This book is the first to apply the tools of game theory and information economics to advance our understanding of how laws work. Organized around the major solution concepts of game theory, the book shows how such well-known games as the prisoner's dilemma, the battle of the sexes, beer-quiche, and the Rubinstein bargaining game can illuminate many different kinds of legal problems. The organization of Game Theory and the Law serves to highlight the basic mechanisms at work and to lay out a natural progression in the sophistication of the games and legal problems considered.
Game Theory and the Law will serve as an accessible primer on game theory for non-specialists. Many of the models and ideas it sets forth, however, are new. The authors offer new ways of thinking about problems in anti-discrimination, environmental, labor, and many other areas of law.
The book makes few formal demands. The basic concepts of modern game theory are introduced without requiring the reader to know calculus, probability theory, or any other formal mathematical tools beyond simple algebra, which is used sparingly. The book also contains a comprehensive glossary of legal and economic terms, ranging from the absolute priority rule, to the Nash equilibrium, to von Neumann-Morganstern expected utility theory. It offers those interested in law a new way of thinking about legal rules, and it shows those interested in game theory a fertile and largely unexplored domain in which its tools have many applications.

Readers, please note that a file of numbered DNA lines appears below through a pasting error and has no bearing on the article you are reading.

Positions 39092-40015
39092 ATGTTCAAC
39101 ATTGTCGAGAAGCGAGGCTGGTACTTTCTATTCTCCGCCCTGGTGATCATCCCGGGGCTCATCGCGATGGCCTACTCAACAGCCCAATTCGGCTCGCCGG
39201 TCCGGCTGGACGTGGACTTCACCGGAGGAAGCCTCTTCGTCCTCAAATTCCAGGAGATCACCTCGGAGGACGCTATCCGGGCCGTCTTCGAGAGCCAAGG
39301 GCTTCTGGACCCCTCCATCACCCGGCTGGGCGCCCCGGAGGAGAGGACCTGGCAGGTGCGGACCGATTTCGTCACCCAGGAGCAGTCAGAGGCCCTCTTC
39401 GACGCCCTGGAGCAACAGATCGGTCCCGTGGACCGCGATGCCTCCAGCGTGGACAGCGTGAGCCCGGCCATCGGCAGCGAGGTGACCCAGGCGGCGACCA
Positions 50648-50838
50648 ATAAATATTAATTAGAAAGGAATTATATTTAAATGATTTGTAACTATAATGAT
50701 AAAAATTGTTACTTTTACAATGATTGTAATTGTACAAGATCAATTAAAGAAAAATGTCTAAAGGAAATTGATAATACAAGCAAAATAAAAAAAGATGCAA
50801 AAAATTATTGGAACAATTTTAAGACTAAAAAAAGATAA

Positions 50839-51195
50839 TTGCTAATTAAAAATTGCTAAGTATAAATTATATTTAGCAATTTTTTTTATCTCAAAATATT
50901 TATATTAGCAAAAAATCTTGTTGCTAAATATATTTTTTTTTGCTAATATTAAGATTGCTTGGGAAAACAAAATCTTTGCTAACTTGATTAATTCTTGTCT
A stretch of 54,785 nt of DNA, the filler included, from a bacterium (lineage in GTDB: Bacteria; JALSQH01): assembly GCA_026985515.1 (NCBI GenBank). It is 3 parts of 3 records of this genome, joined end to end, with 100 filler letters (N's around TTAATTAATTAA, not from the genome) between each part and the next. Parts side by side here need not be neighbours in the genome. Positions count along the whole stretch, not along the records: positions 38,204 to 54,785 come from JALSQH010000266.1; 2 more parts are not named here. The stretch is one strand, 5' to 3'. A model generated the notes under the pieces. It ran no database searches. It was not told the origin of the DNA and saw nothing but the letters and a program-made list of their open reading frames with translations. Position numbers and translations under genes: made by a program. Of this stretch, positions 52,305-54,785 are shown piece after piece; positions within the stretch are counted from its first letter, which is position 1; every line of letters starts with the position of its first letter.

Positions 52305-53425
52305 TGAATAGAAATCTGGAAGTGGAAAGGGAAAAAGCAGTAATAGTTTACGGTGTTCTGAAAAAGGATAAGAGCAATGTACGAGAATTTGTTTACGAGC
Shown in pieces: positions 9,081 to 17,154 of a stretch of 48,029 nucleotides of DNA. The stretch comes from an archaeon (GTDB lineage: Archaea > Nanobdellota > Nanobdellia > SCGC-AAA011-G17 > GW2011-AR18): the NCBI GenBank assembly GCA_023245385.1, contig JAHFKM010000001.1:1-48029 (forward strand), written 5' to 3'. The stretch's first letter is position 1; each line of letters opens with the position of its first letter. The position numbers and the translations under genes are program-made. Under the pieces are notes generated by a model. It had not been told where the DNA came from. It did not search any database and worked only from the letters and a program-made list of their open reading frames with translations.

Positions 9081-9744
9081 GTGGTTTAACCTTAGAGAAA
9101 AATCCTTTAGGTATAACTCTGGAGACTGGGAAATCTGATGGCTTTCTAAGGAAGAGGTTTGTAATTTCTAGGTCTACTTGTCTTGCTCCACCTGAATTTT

Douglas G. Baird is the Harry A. Bigelow Distinguished Service Professor of Law, Robert H. Gertner is Professor of Business, and Randal C. Picker is the Paul and Theo Leffmann Professor of Commercial Law, all at The University of Chicago.
I enjoyed Game Theory and the Law immensely. It is pitched at exactly the right level of abstraction, and the examples are terrific. The book as a whole is really outstanding. Jon Elster, Columbia University
This book is a marvelous example of intellectual arbitrage: Baird, Gertner, and Picker make important contemporary research in game theory and information economics accessible to lawyers, law students, and legal academics; and the authors then creatively use this research to further our understanding of the way legal rules may affect how people behave. The wonder is that this book is a sophisticated, subtle, and intellectually rigorous guide while requiring none of the formal mathematical apparatus typically used in explorations of modern game theory. Robert H. Mnookin, Harvard Law School
Game Theory and the Law promises to be the definitive guide to the field. It provides a highly sophisticated yet exceptionally clear explanation of game theory, with a host of applications to legal issues.The authors have not only synthesized the existing scholarship, but also created the foundation for the next generation of research in law and economics. Daniel A. Farber, University of Minnesota Law School
There are seven items of interest:
The Index is in Adobe Acrobat PDF format. If you do not have the free reader for your computer, you should get it from Adobe.
If you have comments or questions, please send email to Randy Picker at firstname.lastname@example.org.
Copyright © 1995-2000, Randal C. Picker